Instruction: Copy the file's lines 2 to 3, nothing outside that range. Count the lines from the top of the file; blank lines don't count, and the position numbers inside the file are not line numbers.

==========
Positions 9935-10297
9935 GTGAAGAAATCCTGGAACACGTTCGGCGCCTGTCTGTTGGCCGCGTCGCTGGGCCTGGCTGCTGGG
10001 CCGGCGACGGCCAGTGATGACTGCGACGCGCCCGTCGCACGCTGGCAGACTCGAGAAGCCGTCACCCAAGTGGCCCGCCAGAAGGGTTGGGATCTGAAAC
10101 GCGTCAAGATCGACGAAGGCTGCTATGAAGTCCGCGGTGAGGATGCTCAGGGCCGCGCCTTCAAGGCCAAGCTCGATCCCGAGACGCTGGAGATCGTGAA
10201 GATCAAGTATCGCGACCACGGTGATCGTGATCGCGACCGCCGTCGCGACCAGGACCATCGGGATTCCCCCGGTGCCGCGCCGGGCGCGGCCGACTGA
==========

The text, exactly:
9935 GTGAAGAAATCCTGGAACACGTTCGGCGCCTGTCTGTTGGCCGCGTCGCTGGGCCTGGCTGCTGGG
10001 CCGGCGACGGCCAGTGATGACTGCGACGCGCCCGTCGCACGCTGGCAGACTCGAGAAGCCGTCACCCAAGTGGCCCGCCAGAAGGGTTGGGATCTGAAAC